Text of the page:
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World’s longest relay crosses the finish line at COP27 delivering a climate message to world leaders

Runner's World UK logo Runner's World UK 09/11/2022 Jenny Bozon
Runners, cyclists and sailors have carried a baton 7,767km from Glasgow to Egypt to deliver a powerful message on climate change to decision-makers at COP27. © Running Out of Time Runners, cyclists and sailors have carried a baton 7,767km from Glasgow to Egypt to deliver a powerful message on climate change to decision-makers at COP27.

The longest non-stop relay ever attempted – a 7,767km journey from Glasgow, Scotland to Egypt – has reached the finish line in Sharm el-Sheikh, Egypt.

Beginning in the COP26 host city on September 30, thousands of runners, cyclists and sailors have spent the past 40 days working together to pass a relay baton through 18 countries, to reach the COP27 host city on November 8.

The mission of the ‘Running Out of Time’ relay was clear: to call for quality climate education to equip people of all ages and in all places with the skills, knowledge and opportunities to build sustainable, climate-resilient communities.

The baton contained this message, written in English and Arabic by young people and signed by over 800,000 people, addressing the decision-makers at COP27.

The finish line of the relay marks the launch of The Extreme Hangout at COP27, a grassroots initiative giving young people a voice to drive climate action. Held over four days from November 8 to 11 at COP27 from a tented pavilion on the beachfront overlooking the Red Sea, the hangout will host live debates and discussion from key opinion leaders, youth climate activists, politicians, Prime Ministers and environmental commentators.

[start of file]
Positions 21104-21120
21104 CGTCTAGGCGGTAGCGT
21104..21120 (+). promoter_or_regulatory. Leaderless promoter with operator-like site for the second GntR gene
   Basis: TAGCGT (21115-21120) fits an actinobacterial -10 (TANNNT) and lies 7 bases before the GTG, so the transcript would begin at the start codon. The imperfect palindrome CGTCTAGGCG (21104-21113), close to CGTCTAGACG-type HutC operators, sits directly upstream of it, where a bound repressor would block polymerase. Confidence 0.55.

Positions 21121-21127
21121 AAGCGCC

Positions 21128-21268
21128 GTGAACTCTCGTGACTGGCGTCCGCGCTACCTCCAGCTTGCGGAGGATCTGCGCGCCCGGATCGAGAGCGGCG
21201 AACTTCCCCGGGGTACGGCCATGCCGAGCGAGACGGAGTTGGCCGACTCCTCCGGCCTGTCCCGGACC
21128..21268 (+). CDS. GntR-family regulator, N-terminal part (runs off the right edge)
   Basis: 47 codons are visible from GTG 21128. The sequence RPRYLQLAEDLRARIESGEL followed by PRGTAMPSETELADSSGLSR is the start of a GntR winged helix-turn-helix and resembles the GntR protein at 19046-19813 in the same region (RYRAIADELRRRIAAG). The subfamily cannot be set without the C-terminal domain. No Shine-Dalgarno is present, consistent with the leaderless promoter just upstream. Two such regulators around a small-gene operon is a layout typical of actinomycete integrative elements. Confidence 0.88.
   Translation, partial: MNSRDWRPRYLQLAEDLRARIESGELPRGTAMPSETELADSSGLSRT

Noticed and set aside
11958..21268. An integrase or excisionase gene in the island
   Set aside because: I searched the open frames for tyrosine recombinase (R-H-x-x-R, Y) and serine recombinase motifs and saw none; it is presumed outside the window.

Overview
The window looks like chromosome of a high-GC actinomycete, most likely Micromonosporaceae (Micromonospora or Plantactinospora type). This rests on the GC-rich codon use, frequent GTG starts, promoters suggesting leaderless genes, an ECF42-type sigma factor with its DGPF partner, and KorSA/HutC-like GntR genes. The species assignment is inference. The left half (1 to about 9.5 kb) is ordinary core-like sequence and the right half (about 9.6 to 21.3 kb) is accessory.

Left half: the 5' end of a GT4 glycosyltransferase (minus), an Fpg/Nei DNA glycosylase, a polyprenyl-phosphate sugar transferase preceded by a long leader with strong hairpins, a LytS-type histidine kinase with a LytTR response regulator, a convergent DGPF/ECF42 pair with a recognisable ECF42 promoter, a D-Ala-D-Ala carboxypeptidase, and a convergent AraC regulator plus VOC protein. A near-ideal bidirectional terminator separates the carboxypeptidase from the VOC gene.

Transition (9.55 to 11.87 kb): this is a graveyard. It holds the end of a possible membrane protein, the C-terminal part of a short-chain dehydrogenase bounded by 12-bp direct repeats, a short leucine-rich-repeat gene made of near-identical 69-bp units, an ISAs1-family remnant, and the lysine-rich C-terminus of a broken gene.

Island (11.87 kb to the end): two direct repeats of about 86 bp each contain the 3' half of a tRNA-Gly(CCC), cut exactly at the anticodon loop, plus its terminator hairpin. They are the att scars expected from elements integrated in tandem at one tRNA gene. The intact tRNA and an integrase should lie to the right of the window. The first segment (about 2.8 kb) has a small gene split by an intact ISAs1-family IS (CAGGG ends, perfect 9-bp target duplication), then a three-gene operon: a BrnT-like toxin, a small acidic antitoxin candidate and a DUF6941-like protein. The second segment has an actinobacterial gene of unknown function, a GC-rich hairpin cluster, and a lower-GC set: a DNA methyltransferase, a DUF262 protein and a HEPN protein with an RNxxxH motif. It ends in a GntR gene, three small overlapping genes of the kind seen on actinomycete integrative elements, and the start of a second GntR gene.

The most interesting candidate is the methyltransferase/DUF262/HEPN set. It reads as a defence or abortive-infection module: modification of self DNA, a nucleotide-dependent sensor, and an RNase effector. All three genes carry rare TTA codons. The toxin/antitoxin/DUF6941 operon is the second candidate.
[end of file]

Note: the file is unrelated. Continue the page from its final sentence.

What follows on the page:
Baton carriers have included Olympians, young people, Head of State President Borut Pahor, mayors, government ministers, city councillors, NGOs, community groups, ambassadors, activists, students, business leaders, friends and families.

Carrying the baton, participants have crossed seas, mountain ranges, glaciers, deserts, villages, towns and capital cities as part of this epic journey, travelling non-stop through Scotland, Wales, England, France, Belgium, Netherlands, Germany, Austria, Italy, Slovenia, Croatia, Bosnia and Herzegovina, Montenegro and Albania, Greece, Cyprus, Israel and Egypt.

Along the way, those taking part have visited hundreds of schools, at-risk locations and climate change projects, and championed local climate action.

Scotland's First Minister Nicola Sturgeon, who met the team at the finish line, said:

'I want to congratulate all the participants in this world-first relay and welcome the baton as it completes its journey across 18 countries, from Glasgow to Egypt. Their message is clear: climate change is already having a massive impact around the world and if we don’t take the right action, things will only get worse.

'The hugely inspiring efforts of everyone who took part show why youth action is so important. Not only have children and young people played a significant role in keeping climate change at the top of the global agenda, but they will also face the greatest impacts of climate change over their lifetimes. It is only right that we listen to the voices of the next generation, and that we hear them when they challenge us to do more to tackle the climate emergency.

'The Glasgow Climate Pact was an important agreement, which included strengthened efforts to build resilience to climate change, curb greenhouse gas emissions and provide the necessary finance for both.

'Countries cannot row back on the commitments made in Glasgow. COP27 must put a renewed focus on the ongoing delivery of the commitments already made and seek agreement for more meaningful action.'

For more information, visit running-out-of-time.com

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